According to a press release dated March 22, 2006, the Goodyear Tire & Rubber Company announced that United States District Court Judge John Adams has ordered the dismissal of the class action lawsuit alleging securities fraud filed against the company and certain of its current and former officers. The suit relates to Goodyear's previous restatement of its financial results. In its ruling today, the Court found that the plaintiffs had failed to sufficiently set forth particularized facts to support their claim. Goodyear has also asked the Court to dismiss two companion cases pending before Judge Adams: a shareholder derivative action and an action based on alleged ERISA violations.
As summarized by the docket posted, on December 31, 2003, the Court entered the Order signed by U.S. District Judge John R. Adams granting in part defendants' motion to adopt case management proposal as follows: Cases are assigned to the complex track; Counsel will use electronic filing and service; Actions shall be consolidated into three separate cases consisting of 1) Securities Actions, 2) Derivative Actions, 3) ERISA Actions. The lead case in the Securities Actions is 5:03cv2166. The lead case in the Derivative Actions is 5:03cv2180. The lead case in the ERISA Actions is 5:03cv2182. All filings shall be made in the lead case only and not in the individual actions. On May 12, 2004, the Court entered the Order granting Capital Invest's motion for appointment as lead plaintiff and appointing the law firm of Bernstein Litowitz as lead counsel and the law firm of Climaco Lefkowitz as liason counsel. On June 28, 2004, lead plaintiff filed a Consolidated Amended Class Action Complaint, and the defendants responded by filing a motion to dismiss the Consolidated Amended Class Action Complaint on November 15, 2004. On June 23, 2005, the lead plaintiff filed a Corrected Consolidated Amended Class Action Complaint.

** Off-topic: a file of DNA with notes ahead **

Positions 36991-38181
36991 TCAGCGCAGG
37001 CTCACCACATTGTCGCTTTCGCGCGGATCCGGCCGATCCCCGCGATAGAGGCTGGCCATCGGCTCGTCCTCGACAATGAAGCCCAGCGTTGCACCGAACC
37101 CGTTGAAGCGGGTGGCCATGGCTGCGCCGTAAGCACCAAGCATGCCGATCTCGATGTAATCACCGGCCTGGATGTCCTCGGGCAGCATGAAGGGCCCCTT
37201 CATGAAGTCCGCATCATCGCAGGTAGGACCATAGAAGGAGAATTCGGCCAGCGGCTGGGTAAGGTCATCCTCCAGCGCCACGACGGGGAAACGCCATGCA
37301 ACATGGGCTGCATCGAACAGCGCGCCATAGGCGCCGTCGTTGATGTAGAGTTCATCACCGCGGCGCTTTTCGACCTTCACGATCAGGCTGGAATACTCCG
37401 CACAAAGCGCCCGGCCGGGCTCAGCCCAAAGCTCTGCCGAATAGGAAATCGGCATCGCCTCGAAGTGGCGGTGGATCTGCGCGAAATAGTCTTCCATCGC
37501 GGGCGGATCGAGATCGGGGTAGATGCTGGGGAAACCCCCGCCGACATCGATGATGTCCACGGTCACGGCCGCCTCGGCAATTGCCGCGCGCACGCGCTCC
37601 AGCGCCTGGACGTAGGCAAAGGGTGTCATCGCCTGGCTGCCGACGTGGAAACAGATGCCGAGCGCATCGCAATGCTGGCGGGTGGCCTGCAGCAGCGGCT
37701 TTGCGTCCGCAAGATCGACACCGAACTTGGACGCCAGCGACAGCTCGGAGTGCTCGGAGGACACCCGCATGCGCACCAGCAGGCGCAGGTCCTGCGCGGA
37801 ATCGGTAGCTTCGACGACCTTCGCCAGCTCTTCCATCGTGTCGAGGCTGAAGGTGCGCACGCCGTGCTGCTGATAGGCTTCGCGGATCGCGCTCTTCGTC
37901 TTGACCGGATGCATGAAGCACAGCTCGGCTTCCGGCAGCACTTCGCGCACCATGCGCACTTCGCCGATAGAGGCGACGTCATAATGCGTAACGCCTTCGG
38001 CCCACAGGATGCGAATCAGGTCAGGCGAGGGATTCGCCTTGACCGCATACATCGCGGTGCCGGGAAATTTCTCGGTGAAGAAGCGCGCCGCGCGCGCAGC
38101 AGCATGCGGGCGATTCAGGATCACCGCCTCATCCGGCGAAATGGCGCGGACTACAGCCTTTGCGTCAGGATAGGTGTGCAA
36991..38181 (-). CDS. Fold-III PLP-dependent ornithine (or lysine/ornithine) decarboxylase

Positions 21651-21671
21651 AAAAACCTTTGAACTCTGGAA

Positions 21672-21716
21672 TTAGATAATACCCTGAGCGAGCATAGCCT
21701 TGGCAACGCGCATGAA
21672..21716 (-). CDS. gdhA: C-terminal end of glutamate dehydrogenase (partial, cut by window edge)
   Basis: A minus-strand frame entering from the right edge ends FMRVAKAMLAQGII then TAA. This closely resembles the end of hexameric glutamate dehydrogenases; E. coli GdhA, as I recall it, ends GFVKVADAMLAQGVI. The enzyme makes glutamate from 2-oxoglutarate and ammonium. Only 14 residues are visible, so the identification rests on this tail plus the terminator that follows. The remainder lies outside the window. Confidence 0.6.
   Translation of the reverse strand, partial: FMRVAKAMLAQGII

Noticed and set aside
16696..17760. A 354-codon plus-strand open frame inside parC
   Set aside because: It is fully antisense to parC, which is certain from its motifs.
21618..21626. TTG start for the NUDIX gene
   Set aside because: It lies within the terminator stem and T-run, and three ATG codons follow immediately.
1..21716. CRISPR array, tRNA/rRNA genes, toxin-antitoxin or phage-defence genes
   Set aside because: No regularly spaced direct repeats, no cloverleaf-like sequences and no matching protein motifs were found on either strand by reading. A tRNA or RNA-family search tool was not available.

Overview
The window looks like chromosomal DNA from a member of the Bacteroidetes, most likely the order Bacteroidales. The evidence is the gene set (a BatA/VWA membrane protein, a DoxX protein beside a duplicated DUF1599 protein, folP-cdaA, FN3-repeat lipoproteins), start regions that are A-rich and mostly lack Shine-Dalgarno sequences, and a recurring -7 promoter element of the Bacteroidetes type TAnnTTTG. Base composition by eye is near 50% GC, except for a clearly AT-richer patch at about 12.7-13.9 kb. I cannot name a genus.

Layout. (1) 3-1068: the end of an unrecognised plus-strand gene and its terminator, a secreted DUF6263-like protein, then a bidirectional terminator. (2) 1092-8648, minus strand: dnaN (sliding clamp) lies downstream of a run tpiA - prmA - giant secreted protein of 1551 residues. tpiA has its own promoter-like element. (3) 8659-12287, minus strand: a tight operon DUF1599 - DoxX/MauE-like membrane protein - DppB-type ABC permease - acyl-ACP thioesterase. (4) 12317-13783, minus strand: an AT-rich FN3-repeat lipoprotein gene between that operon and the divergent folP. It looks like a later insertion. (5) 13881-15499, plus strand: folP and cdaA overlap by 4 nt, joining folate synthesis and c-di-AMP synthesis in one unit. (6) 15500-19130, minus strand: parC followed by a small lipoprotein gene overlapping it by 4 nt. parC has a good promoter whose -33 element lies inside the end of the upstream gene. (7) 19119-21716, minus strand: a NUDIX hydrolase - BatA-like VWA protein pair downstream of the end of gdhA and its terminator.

The original Complaint alleges that defendants violated Sections 10(b) and 20(a) of the Securities Exchange Act of 1934, and Rule 10b-5 promulgated thereunder, by issuing a series of material misrepresentations to the market between class period.
Specifically, the Complaint alleges the statements were materially false and misleading because they failed to disclose and/or misrepresented the following adverse facts, among others: (1) that the Company's implantation of an enterprise resource planning accounting system in 1999 caused Goodyear to materially overstate its net income and earnings by up to $100 million; (2) that the Company's financial statements were not prepared in accordance with Generally Accepted Accounting Principles ("GAAP"); (3) that the Company lacked adequate internal controls and was therefore unable to ascertain the true financial condition of the Company; and (4) that as a result, the value of the Company's net income and financial results were materially overstated at all relevant times.
Further, the complaint alleges that on October 22, 2003, after the market had closed, Goodyear announced that it would restate its financial results for the years 1998-2002 and for the first and second quarters of 2003, and that the restatement would result in a decrease in net income over the restatement period by up to $100 million. Market reaction to this news was swift and fast. Shares of Goodyear fell more than 10 percent during inter-day trading and traded as low as $5.55 per share on extremely heavy volume.